Middle-class Americans are now outnumbered by those above and below them and are "falling behind financially," according to a new analysis of government data by the Pew Research Center.
The beginning of 2015 saw 120.8 million adults living in middle-income homes, compared with 121.3 million Americans living in lower- and upper-income households, a significant shift that "could signal a tipping point."
According to Pew's report, the 21st century has seen "middle-income Americans" fall behind financially. The median income of middle-income households fell by 4 percent between 2000 and 2014, while median wealth — assets minus debts — fell by 28 percent between 2001 and 2013.
The shift has already spurred a range of calls to action across the political spectrum, and governments may face "a lot of pressure to act" and boost income, said Gary Shilling, president of economic research firm A. Gary Shilling and Co. He told CNBC's "Closing Bell" that it may take shape in fiscal stimulus rather than the monetary stimulus central banks have recently deployed.
In 2015, 9 percent of Americans were seen as being in the highest-income tier, "more than double the 4 percent share in 1971." The percentage of American adults in the lowest-income tier has also risen, from 16 percent in 1971 to 20 percent in 2015.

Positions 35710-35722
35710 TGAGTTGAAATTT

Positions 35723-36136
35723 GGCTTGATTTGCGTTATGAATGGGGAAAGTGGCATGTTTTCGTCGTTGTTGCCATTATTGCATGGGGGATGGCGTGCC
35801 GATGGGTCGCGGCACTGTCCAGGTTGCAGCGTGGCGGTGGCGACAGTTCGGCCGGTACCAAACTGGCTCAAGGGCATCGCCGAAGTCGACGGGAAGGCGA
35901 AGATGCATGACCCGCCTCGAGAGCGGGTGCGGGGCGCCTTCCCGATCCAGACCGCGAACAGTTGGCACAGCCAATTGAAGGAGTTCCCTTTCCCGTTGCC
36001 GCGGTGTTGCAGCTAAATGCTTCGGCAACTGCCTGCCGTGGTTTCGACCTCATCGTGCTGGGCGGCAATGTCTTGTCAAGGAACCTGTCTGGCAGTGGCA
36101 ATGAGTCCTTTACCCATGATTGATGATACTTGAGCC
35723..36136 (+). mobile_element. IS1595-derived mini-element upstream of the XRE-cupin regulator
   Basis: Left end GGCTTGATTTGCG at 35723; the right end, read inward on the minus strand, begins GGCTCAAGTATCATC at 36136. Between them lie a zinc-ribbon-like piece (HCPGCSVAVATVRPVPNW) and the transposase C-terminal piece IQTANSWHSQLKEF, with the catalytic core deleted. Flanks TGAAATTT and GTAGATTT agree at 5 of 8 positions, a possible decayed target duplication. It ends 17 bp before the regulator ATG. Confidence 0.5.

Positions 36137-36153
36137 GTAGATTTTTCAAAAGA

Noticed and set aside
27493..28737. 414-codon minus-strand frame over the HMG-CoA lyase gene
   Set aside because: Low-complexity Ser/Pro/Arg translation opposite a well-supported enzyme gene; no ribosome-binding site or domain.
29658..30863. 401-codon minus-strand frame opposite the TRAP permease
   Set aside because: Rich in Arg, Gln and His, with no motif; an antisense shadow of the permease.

In 2015, 12 percent of adults were living in the upper-middle tier, up from 10 percent in 1971. Nine percent were seen as being in the lower-middle tier, unchanged from 1971.
The report defines middle-income homes as "those with an income that is 67 percent to 200 percent ... of the overall median household income, after incomes have been adjusted for household size."
It finds that "the hollowing of the American middle class has proceeded steadily for more than four decades," and that the share of Americans residing in middle-income homes "has fallen from 61 percent in 1971 to 50 percent in 2015."
The report finds that the biggest winners since the '70s are those 65 and over. Their poverty rate has fallen from 24.6 percent in 1970 to just 10 percent in 2014. In contrast, young adults — those between 18 and 29 — have seen their share in lower income tiers increase.
— Jacob Pramuk contributed to this report.
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